A farm experience for all – How Leaping Deer came to be
In 2006, Julie and Don Budd opened Leaping Deer Bakery & Coffee Shop with the intent of creating a unique on-farm experience that offered wholesome local food and educated the general public about agriculture.
Several years prior to the opening of the business, formerly known as Leaping Deer Adventure Farm & Market, the farm consisted of a dairy, hog and cash crop operation. After Don’s brother retired and Julie and Don took on the whole operation, they sold their dairy cows and began looking at new ways to make income.
“We wanted to stay on the farm rather than work off the farm,” said Julie. “But we wanted diversification with the farm.”
The Budds were inspired to pursue the agritainment industry after Julie attended a tourism workshop hosted by Tourism Oxford.
“I got lots of ideas for what we could possibly do to add value to what we already had here.”
Leaping Deer originally began with a John Deer museum, a corn maze, and several other on-farm activities. The coffee shop came a year after opening, shortly followed by the bakery.
Recently, Leaping Deer has downscaled to just the coffee shop and bakery.
Leaping Deer has quickly become a place of community for Julie and Don.
“We just enjoyed people and hearing their story. They were willing to share that with us, and we found that valuable and interesting,” said Julie.
“When you walk in the door, we care that you’re here and we treat everyone like part of the family.”
Leaping Deer has made a point of giving back to that community.
“We’ve been involved in fundraising for all kinds of associations and local groups. We’ve donated to the three county hospitals for many years. That’s part of who we are. Buying local and serving community I think are the biggest things to be most proud of.”
“We are also most proud of making our farm a place where people can have a true farm experience,” added Julie.
Education has become a huge part of the Leaping Deer experience. They’ve found that by allowing visitors to do things on the farm like feeding the baby goats or watching crops being harvested, they would inspire visitors to ask questions about agriculture that they could answer.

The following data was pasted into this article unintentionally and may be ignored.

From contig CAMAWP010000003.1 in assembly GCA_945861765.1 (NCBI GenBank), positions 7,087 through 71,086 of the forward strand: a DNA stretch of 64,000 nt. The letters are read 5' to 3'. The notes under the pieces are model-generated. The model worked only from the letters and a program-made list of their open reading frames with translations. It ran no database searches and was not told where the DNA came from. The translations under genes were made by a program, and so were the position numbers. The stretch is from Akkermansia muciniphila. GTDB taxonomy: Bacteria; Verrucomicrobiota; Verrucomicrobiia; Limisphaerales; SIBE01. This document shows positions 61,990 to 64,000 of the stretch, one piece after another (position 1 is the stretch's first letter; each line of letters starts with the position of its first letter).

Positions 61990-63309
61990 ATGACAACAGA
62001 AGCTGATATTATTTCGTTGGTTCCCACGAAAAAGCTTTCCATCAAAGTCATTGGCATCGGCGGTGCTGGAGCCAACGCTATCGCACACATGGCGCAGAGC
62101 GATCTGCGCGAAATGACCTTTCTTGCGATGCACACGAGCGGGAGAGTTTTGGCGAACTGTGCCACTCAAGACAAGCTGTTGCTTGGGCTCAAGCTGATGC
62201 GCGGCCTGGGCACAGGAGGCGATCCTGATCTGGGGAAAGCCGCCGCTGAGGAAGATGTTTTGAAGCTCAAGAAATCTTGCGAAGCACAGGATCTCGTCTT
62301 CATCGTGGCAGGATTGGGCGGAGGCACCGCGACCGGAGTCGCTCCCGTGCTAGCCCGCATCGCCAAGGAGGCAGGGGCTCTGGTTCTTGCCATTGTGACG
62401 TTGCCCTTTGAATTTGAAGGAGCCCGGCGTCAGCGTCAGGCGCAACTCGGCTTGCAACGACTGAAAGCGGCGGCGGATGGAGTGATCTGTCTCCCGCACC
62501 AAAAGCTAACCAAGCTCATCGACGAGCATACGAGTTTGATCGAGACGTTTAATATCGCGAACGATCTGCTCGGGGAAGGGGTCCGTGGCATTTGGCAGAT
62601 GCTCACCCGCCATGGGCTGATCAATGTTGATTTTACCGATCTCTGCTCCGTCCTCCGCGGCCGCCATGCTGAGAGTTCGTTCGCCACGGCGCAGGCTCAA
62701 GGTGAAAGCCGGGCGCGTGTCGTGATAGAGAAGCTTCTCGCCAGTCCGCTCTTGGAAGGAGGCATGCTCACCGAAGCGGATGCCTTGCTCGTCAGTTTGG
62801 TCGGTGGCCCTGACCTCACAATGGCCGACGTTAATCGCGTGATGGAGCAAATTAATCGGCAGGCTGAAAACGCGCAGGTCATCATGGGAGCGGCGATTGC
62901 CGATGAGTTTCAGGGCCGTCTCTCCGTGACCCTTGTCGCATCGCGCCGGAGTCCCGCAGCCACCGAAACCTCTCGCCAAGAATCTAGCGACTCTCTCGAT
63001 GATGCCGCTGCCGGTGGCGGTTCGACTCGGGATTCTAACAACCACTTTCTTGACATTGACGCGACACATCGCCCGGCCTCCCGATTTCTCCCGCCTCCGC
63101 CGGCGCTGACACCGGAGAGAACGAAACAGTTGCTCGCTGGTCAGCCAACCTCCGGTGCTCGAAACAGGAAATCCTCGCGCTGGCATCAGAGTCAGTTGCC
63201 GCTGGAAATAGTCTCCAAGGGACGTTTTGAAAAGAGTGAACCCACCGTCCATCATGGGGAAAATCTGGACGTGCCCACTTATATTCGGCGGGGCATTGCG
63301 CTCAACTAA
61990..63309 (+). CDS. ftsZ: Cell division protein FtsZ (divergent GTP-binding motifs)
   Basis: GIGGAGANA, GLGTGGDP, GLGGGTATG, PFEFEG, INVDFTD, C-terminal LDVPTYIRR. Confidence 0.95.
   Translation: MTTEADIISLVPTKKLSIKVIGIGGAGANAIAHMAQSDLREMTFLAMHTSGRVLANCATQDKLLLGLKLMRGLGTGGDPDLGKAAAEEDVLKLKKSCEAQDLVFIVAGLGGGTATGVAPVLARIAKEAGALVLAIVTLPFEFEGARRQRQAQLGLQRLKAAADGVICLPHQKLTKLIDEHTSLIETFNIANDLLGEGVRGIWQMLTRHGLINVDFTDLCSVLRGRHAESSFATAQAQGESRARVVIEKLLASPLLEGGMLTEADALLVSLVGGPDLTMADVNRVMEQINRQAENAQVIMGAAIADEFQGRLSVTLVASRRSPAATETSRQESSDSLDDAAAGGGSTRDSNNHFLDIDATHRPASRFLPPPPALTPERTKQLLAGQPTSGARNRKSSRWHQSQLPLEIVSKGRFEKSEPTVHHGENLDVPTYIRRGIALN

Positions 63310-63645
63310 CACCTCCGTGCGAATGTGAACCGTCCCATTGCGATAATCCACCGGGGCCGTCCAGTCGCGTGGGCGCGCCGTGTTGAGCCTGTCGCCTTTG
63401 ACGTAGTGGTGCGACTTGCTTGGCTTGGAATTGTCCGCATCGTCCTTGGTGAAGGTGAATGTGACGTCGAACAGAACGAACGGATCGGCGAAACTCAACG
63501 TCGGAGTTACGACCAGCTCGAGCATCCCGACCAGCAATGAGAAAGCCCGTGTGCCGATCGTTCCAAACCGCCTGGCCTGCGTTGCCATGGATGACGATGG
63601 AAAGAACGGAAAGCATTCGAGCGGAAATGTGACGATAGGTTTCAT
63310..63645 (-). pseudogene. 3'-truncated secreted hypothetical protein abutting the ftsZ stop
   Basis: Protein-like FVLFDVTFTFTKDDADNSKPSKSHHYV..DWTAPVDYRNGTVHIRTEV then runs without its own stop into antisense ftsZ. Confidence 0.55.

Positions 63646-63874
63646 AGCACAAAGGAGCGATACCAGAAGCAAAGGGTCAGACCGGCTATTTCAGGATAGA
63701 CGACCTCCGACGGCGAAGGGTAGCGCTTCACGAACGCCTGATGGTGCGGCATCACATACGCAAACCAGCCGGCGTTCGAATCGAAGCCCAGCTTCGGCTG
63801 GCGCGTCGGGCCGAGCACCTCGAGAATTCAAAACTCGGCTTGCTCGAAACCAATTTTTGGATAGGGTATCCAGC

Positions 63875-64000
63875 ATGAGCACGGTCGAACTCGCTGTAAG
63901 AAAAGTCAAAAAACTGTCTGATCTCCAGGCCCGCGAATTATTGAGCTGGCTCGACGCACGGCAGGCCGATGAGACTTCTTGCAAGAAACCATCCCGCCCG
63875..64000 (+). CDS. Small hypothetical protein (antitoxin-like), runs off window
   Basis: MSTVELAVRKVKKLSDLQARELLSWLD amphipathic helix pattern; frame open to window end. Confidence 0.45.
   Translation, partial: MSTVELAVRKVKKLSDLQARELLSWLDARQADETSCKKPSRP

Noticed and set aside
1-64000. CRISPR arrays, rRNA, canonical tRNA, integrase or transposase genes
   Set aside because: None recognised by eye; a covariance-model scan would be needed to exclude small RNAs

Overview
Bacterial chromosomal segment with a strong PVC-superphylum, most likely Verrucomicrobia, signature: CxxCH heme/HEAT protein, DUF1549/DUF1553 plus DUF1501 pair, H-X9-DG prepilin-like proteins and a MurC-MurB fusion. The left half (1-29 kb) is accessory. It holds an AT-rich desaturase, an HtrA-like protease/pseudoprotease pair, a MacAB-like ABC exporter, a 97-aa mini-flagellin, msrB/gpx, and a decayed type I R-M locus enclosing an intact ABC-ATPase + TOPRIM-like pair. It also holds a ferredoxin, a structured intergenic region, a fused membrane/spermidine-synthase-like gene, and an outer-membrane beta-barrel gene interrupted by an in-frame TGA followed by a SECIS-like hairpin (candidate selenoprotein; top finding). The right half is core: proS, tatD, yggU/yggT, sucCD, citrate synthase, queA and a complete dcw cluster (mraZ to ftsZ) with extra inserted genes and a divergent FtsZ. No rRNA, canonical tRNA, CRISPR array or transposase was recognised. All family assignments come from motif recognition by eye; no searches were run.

Leaping Deer ensures that everyone has access to this experience.
“We’re also known as being an accessible farm. That was part of our mandate. That hits close to home for us.”
Don had mobility challenges as a child, and the Budds also have family members who require accommodations.
“We just wanted someone, even though they had challenges, to be able to still experience the farm, have fun and learn.”
Leaping Deer has experienced its fair share of challenges.
“It’s way more work than conventional farming. We had to learn how to become marketers,” said Julie.
Like many farmers, the Budds relied on their agricultural associations to market products, such as milk or pork, on a very large scale. But in order to market themselves as a tourist attraction, Leaping Deer had to do its own independent promotion.
The Ontario Farm Fresh Marketing Association has been a huge help in guiding them through that process, according to Julie.
Leaping Deer has faced additional challenges with the COVID-19 pandemic, but Julie says they weren’t worried about it.
“As farmers, we’re always used to change.”
In response to the pandemic, Leaping Deer launched an online store for people to place orders.
“That went over very well and I’m continuing that even though I’m opening the store again.”
In the future, the Budds want to focus on making Leaping Deer a space for the community. They plan on renting out spaces on the farm to families to hold gatherings and hosting local fundraising events.
Leaping Deer is a recipient of our Rural Oxford E-Business Grant, which was utilized to create their online store to sell their bakery products. To learn if you are eligible for the grant or to apply click here or email Crystal van Roekel at firstname.lastname@example.org.